Fedorov Konstantin Nikolaevich (1927-1988)

Fedorov Konstantin Nikolaevich
(1927, Leningrad - 1988, Moscow)

Oceanologist, DSc (Physical and Mathematical Sciences) (1973), Professor (1982), Corresponding Member of the USSR Academy of Sciences (1987),
from 1974 to 1988 - Head of the Laboratory of Experimental Ocean Physics (originally - the Laboratory of Mesoscale Ocean Physics),
from 1979 to 1988 - Head of the Department of Experimental and Space Oceanology, in 1988 - at the same time Deputy Director of the P.P. Shirshov Institute of Oceanology of  the Academy of Sciences of the USSR in Science.

An outstanding Soviet oceanographer, whose contribution to physical oceanology has significantly expanded the understanding of mixing processes in the ocean. Having participated for almost three decades in the work of intergovernmental and non-governmental organizations, he was one of the key figures in international ocean science and has greatly contributed to the implementation of scientific contacts between East and West.


He graduated from the Leningrad Arctic School (1947) with a diploma of a meteorological technician and the Admiral S.O. Makarov Higher Arctic Naval School (1952) as an engineer-oceanologist.

In 1953 he entered the graduate school of the Institute of Oceanology of the Academy of Sciences of the USSR (IO AS) and in 1955 under the leadership of the outstanding oceanologist V.B. Shtokman defended his Ph.D. thesis, which was awarded the prize of the Presidium of the USSR Academy of Sciences. After defending his thesis, he took part in the Institute's marine expeditions.

A cycle of very important and in many ways fundamental works by K.N. Fedorov is associated with the study of the structure and variability of the near-surface layer of the ocean, which quickly responds to short-term and local effects of the atmosphere and solar energy, the lower limit of which is in most cases associated with the position of the diurnal thermocline. To study a thin boundary (thermal and salt) layer at the ocean-atmosphere interface, which is difficult to study under natural conditions, Konstantin Nikolaevich launched a laboratory experiment (1976). Subsequently, a group of experimenters created by him (A.G. Zatsepin, A.G. Kostyanoy, S.N.Dikarev, and others) set up a number of interesting laboratory experiments on modeling convection, intrusion processes in the ocean, instability of baroclinic vortices, dynamics of vortex dipoles, and intrathermoclinic eddies and other phenomena characteristic of the ocean.

K.N. Fedorov was one of the first oceanographers to use satellite data to gain new knowledge about the ocean. For 10 years, he and the staff of the Department of Experimental and Space Oceanology, created by him (1979), based on satellite information, obtained important scientific results on the dynamics of frontal zones and the identification of nonstationary ordered structures of various nature. He (co-authored with A.I. Ginzburg) discovered a previously unknown and widespread in the ocean form of unsteady vortex motions in the ocean - mushroom currents, or vortex dipoles (1983), identified unsteady jets and vortices characteristic of many frontal zones of coastal upwelling ( 1984). The results of studies of the variety of physical processes in the near-surface layer and the features of its dynamics based on measurements in the ocean, laboratory modeling and satellite data are presented in the latest monograph by K.N. Fedorov (co-authored with A.I. Ginzburg) "Near-surface layer of the ocean" (1988). All three monographs by K.N. Fedorov were translated into English and published abroad.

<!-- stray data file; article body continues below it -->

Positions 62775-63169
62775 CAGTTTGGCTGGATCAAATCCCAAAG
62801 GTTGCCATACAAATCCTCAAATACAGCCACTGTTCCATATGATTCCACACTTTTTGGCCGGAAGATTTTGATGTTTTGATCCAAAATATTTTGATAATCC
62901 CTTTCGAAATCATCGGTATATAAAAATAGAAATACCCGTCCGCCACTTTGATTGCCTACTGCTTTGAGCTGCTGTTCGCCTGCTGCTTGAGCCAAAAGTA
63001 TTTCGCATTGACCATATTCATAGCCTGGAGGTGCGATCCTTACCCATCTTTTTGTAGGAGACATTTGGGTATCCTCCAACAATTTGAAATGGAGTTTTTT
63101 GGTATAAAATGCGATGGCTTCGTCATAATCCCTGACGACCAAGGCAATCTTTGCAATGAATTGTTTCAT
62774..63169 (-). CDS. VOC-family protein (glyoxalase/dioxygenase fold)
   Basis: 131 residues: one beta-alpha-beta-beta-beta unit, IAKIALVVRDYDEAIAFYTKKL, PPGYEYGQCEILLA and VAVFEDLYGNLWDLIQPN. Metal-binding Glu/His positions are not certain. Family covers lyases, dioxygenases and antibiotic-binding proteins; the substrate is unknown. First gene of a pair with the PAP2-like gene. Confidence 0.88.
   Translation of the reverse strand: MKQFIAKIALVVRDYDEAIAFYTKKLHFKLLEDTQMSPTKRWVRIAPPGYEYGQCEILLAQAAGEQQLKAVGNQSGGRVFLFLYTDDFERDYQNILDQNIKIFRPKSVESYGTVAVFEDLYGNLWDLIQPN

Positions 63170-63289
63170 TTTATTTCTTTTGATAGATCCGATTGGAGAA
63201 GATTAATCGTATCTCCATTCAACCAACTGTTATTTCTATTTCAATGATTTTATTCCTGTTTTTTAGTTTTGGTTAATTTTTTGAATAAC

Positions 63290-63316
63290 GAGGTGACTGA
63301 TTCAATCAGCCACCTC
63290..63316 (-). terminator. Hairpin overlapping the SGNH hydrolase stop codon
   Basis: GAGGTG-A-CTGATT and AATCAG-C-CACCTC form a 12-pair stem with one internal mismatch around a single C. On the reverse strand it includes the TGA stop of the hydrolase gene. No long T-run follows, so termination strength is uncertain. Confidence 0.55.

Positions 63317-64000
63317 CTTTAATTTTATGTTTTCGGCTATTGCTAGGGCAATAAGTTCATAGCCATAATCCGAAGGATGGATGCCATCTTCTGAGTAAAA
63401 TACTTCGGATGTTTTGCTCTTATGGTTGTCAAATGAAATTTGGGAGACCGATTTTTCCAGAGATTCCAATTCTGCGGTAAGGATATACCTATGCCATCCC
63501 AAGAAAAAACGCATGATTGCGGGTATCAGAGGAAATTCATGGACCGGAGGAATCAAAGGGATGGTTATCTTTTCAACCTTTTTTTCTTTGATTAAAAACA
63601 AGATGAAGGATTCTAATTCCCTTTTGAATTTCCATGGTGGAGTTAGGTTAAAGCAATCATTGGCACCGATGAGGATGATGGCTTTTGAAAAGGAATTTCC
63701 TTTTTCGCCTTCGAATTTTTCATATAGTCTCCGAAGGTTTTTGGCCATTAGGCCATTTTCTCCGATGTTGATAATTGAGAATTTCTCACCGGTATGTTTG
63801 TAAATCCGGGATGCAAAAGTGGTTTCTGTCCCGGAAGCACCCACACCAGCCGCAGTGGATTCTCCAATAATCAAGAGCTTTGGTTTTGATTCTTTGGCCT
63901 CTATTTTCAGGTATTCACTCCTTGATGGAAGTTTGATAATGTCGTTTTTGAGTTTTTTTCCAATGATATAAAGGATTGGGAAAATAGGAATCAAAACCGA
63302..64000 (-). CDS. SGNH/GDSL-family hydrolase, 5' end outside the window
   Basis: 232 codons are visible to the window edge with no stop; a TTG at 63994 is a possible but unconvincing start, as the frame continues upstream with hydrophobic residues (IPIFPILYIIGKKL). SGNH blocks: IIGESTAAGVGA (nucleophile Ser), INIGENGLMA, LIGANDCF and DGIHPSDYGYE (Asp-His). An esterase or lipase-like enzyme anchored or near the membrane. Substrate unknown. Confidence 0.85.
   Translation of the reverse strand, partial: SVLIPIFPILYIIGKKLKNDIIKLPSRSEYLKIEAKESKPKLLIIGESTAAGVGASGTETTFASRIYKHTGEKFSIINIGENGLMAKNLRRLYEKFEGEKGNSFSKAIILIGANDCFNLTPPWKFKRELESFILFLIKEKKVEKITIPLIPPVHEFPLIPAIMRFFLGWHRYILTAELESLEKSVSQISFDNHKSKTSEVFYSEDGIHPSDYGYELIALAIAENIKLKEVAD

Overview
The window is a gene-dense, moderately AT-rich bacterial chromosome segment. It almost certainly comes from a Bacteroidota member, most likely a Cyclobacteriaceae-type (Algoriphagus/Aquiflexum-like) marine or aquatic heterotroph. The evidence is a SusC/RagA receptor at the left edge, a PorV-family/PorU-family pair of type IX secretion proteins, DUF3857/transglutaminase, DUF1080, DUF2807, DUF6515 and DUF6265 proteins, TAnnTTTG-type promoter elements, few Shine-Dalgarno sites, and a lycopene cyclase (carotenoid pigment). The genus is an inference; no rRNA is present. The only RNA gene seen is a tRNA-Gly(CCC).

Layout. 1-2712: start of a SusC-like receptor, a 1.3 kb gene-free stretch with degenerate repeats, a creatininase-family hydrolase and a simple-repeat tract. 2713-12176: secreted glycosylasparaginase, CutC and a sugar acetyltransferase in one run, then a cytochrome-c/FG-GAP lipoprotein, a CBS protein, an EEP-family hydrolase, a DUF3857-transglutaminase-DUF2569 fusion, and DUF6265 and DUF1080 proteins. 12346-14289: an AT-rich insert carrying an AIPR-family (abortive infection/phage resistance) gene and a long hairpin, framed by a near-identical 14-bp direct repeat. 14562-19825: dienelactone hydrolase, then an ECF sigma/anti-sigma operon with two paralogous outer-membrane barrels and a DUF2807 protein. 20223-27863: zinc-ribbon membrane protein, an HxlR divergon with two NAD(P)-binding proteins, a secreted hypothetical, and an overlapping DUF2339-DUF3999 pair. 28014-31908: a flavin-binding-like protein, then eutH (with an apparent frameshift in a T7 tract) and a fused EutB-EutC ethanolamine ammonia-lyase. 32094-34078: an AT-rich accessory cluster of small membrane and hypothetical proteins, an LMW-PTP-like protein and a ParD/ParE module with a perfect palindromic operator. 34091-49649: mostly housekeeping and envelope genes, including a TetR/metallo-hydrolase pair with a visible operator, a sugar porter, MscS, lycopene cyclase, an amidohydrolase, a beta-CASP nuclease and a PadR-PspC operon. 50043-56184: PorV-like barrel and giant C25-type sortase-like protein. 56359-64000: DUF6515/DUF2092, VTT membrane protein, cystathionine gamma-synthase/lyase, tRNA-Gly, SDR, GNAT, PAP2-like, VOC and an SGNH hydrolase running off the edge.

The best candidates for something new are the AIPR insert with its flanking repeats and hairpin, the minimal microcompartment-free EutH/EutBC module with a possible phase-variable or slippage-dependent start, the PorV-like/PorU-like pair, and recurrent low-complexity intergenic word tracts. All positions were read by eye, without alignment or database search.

A wide range of directions that Konstantin Nikolaevich was simultaneously pursuing, his comprehensive approach to the study of the ocean (from laboratory modeling to interpretation of satellite images) and oceanological erudition allowed him to know the ocean in all the variety of processes taking place in it. Under the leadership of K.N. Fedorov, 12 Ph.D. theses were defended.

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Konstantin Nikolaevich was one of the few scientists who managed to successfully combine intensive scientific work with scientific and organizational work, including international scientific cooperation.

President (1976-1980) and Honorary President (1980-1988) of the Scientific Committee for Ocean Research (SCOR), chairman of SCOR working groups No. 36 (processes in coastal upwelling, 1973-1975) and No. 69 (small-scale turbulence and mixing in the ocean, 1980-1988). Member of the Interdepartmental Commission on International Maritime Law, member of the USSR Academy of Sciences Commission on the Use of Natural Resources from Space (1975–1988), member of the Working Group on Remote Sensing (RGDZ) of the Intercosmos Council (1980–1988). Member of the editorial boards of the journals "Exploration of the Earth from Space" (1980-1988), Deep-Sea Research (Great Britain, 1982-1983), Limnologia o Oceanografia (Italy, 1982-1988), Atlas of the Oceans (1983-1988), section "Oceanology" Editorial Council of the publishing house "Gidrometeoizdat" (1985-1988).

He gave lecture courses to 5th year students of the Department of Oceanology of the Faculty of Geography, Lomonosov Moscow State University on the fine thermohaline structure of ocean waters (1978-1979) and the basics of remote sensing of the ocean from space (1985-1987), advised the crews of Soviet orbital space stations on ocean exploration.

Member of 16 sea and ocean expeditions. Author of about 270 publications. He was awarded the Order of the Badge of Honor (1969) and the Medal For Labor Valor (1982).

Institute staff. Alphabetical index

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